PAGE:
Kevin Mitnick wasn't the only prominent figure in the computer hacking world closing out a major phase of his career last week. David Schindler, one of Mitnick's prosecutors, was also making something of a curtain call.
Mitnick was sentenced to 46 months in prison and ordered to pay $4,125 to the companies he victimized. After the hearing, Schindler said he is leaving the U.S. attorney's office after a 10-year stint during which he won convictions of a list of defendants that reads like a hacking hall of fame.
Besides Mitnick, Schindler also prosecuted Kevin Poulsen, Ron Austin, Justin Petersen and Lewis DePayne--more hackers than any other federal prosecutor has faced.
Along the way, Schindler played a leading role in a number of major white-collar crime cases, most notably winning a conviction of former Arizona Gov. Fife Symington on bank fraud charges in 1997.
"I've had just a fabulous run in this office," Schindler said. "I've been fortunate to have the greatest mix of cases I could ever have imagined."
Nevertheless, Schindler is leaving in October for a position as a partner in the law firm Latham & Watkins, where he will be part of the firm's vast intellectual property team and where his salary will easily exceed the $115,000 a year he earned as a federal prosecutor.
During his years as an assistant U.S. attorney in Los Angeles, Schindler built a reputation as an unflappable litigator--circumspect, forthright and respected by even his adversaries.
"He is an exceptionally talented prosecutor," said Richard Sherman, who represented DePayne and, for a short while, Mitnick. "In the Symington case, he was fighting a well-financed political giant, and he acquitted himself admirably."
There was a recent setback in the Symington case. A federal appeals court overturned the conviction, ruling that the judge in the case improperly dismissed one of the jurors. Schindler said the government has asked the appeals court to reconsider.
At 37, Schindler is about the same age as the hackers he prosecuted, and though he may not relish the thought, he has a few things in common with them. Like most, he is a native Southern Californian, unusually disciplined in his craft and with a head for the complexities of computer crime.
But unlike many hackers, Schindler was never particularly interested in technology, was fairly popular in school and came from a stable family. His father, now deceased, was a courtroom translator. His mother is an executive with a music publishing company.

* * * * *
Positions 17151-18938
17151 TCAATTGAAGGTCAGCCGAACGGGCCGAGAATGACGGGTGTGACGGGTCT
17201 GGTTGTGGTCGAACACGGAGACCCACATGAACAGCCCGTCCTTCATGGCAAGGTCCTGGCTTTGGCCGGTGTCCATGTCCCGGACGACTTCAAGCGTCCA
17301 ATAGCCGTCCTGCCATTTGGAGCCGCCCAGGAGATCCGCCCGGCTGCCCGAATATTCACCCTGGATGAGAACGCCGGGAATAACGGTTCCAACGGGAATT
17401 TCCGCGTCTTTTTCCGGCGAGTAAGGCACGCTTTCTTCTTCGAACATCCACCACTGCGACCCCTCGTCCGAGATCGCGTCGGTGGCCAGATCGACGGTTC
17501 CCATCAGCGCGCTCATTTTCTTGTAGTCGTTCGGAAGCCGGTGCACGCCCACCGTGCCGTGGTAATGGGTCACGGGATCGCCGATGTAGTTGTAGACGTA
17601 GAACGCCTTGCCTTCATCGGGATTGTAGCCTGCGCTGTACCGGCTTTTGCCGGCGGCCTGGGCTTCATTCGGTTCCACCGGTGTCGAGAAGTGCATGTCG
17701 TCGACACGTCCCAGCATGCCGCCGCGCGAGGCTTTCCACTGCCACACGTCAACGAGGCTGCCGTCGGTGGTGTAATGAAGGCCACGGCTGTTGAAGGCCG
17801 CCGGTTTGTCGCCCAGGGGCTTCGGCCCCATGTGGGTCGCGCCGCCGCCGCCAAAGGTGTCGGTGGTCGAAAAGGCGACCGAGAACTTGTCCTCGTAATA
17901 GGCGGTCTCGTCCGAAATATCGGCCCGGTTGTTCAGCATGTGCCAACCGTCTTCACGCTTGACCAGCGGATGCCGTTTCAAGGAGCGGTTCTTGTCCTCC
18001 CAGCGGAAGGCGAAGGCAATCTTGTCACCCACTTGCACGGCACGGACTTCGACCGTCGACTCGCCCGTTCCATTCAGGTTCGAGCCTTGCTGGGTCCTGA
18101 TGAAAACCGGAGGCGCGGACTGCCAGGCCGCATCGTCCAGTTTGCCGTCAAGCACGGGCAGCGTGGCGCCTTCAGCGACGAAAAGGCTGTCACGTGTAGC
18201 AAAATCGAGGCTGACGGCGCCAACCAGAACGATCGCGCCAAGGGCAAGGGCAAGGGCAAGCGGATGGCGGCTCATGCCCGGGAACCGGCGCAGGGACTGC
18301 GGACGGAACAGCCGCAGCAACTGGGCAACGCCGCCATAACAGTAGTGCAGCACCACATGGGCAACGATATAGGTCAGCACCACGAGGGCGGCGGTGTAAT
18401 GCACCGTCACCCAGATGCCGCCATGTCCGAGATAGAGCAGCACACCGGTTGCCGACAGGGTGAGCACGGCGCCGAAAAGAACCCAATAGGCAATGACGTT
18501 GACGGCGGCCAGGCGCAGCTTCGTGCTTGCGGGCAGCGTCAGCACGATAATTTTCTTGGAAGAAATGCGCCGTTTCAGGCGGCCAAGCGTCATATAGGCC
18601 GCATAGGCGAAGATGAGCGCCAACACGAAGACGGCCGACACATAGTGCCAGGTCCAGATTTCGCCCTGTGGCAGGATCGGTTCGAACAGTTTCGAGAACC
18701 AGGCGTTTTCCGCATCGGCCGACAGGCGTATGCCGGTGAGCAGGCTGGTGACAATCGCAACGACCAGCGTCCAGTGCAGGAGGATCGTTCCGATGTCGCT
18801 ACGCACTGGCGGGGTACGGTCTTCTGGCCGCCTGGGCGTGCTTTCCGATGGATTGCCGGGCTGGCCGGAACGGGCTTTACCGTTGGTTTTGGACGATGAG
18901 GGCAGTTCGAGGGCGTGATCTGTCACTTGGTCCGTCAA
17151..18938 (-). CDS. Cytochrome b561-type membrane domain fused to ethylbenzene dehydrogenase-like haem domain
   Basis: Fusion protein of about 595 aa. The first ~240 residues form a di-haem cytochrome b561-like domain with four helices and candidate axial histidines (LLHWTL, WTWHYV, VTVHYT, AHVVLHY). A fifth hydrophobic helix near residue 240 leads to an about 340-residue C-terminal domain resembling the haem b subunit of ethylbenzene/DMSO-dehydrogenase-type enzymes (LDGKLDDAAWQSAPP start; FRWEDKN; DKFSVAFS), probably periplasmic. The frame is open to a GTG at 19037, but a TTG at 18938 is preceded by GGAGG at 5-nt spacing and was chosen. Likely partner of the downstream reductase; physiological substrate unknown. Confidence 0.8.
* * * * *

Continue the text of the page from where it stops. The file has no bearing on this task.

Schindler earned a degree in psychology from UC Berkeley, a law degree at UCLA and joined the U.S. attorney's office in 1989. Over the course of the next few years, Southern California became a hotbed of hacking crimes, and Schindler handled the high-profile cases.
None of the cases ever went to trial. But he extracted guilty pleas from Poulsen and Austin, who had rigged radio station call-in contests to win a pair of Porsches; Petersen, who once illegally wired $150,000 from a bank; Mitnick, who swiped source code from giant technology companies; and DePayne, Mitnick's longtime accomplice.
With those cases behind him now, Schindler offered his thoughts on those defendants.
Poulsen "really generates the most complicated feelings for me," Schindler said. "He was probably the brightest, and he had the ability to create more harm. But I'm proud of him and the way he's turned his life around."
After serving his five-year sentence, Poulsen has established a budding career in journalism, writing stories for Wired magazine and columns for ZDNet.com.
Austin was "an unfortunate follower," Schindler said. "I don't think I've ever seen anybody as frightened as he was when he was arrested. It was clear he was not cut out for a life of crime." Austin now works at a computer store in West Los Angeles.
Petersen, a flamboyant hacker known for schmoozing minor celebrities and porn stars, was behind some of Schindler's more embarrassing moments. Petersen engaged in illegal hacking even while working as a government informant. When Schindler confronted Petersen about this at the federal courthouse, Petersen ducked out of their meeting, ran down the courthouse steps and became a fugitive.
"What a piece of work," Schindler said. "I don't think I've ever met a person in my life who has had so many aborted attempts at walking the straight and narrow, someone whose own arrogance has caused him to self-destruct so many times."
For his part, Petersen's occasional comments about Schindler are mostly unprintable. Petersen was recently released after a probation violation, and is now reportedly trying to start an Internet porn company.
Schindler seems to have the most contempt for Mitnick. He is a "strange, in some senses pathetic, misguided human being," Schindler said. "I don't hold a lot of confidence that he will turn his life around."